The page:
How much testing is too much for Pasco County schools?
New quarterly tests might be too much for Pasco County teachers and students to deal with, United School Employees of Pasco president Kenny Blankenship told the School Board on Tuesday.
The tests -- scheduled to begin this week in high schools and Oct. 12-23 on other campuses -- take critical decision making away from classroom teachers, who know better than district administrators when students need assessing and what type is best, Blankenship said.
Although the district eliminated some tests, he said, "Teachers are asking, what can we do about those tests that have been increased?"
Superintendent Kurt Browning defended the "quarterly checks" as a quick method to determine whether students are learning the standards taught in the most recent nine weeks. He likened them to a chapter test or unit quiz.
"It is like going to the doctor and having a thermometer put in your mouth to see if you have a fever," Browning said. "If it impacts classrooms at all, it is negligible."
He acknowledged complaints that the results would be used as part of student grades, but said he believed that students would not take the tests seriously if no consequences were attached. The district is not telling schools how much to count the tests toward grades, he added.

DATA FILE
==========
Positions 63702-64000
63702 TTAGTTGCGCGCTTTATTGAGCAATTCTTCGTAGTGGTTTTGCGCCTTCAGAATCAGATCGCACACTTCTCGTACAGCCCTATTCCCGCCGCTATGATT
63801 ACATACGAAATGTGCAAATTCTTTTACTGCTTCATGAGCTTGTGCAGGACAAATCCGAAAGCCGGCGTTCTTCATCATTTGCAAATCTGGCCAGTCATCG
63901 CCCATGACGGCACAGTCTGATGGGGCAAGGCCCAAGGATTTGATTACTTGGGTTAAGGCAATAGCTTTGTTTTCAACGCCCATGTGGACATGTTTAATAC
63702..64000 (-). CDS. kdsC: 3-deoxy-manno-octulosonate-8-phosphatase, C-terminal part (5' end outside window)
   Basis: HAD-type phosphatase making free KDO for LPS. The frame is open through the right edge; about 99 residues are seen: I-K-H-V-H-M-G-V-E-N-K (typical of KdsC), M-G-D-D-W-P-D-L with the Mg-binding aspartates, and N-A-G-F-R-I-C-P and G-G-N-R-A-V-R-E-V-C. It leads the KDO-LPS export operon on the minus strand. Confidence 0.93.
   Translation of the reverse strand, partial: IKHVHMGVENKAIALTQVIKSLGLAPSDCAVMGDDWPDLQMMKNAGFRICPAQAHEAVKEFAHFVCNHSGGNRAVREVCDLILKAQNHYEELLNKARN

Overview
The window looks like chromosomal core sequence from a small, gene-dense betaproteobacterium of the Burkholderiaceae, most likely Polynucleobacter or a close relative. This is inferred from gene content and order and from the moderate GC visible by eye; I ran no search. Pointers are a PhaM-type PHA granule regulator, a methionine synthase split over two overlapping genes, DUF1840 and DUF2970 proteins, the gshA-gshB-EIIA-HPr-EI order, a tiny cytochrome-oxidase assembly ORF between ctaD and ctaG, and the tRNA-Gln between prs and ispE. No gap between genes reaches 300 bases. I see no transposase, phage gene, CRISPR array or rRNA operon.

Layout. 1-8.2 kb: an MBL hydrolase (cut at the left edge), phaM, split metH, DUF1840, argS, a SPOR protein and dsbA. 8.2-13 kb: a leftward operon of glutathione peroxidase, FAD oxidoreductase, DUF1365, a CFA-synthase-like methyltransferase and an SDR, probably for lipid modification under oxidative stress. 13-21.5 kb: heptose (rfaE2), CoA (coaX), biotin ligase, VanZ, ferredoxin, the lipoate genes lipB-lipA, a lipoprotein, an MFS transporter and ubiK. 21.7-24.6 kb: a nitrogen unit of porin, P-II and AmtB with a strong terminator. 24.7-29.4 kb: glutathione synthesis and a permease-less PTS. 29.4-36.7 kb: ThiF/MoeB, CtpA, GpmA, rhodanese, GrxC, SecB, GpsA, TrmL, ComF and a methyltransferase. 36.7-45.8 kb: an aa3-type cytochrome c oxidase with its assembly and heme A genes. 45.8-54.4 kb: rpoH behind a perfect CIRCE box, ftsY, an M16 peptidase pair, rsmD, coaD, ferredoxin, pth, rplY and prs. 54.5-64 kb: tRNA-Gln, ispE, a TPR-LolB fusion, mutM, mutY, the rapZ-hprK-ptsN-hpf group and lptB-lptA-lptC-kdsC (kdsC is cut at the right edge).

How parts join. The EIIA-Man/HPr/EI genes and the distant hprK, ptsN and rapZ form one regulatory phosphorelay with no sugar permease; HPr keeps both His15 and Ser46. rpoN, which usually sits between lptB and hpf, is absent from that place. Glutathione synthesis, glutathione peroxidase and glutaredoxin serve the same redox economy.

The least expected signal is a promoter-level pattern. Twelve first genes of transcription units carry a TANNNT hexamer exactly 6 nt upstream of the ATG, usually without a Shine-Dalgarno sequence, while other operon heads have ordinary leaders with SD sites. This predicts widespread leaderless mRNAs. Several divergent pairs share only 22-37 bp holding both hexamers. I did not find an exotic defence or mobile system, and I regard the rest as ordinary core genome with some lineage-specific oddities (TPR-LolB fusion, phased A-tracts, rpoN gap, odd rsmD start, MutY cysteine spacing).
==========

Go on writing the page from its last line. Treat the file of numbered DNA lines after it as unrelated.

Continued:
The district lists fourth quarter "checks" as optional, as students will be taking state tests.
Even after Browning's explanation, School Board chairman Steve Luikart raised pointed questions about the district's level of testing. He noted that some teachers have told him they've tested seven days already this year, with some having to get substitutes so they could proctor.
He said he didn't have outside confirmation, but figured he had no reason to doubt the teachers.
Luikart stressed the importance of teachers spending time with their students. He called for a review of how much time and money the district spends on testing.
"I want a grip of what we're doing," he said.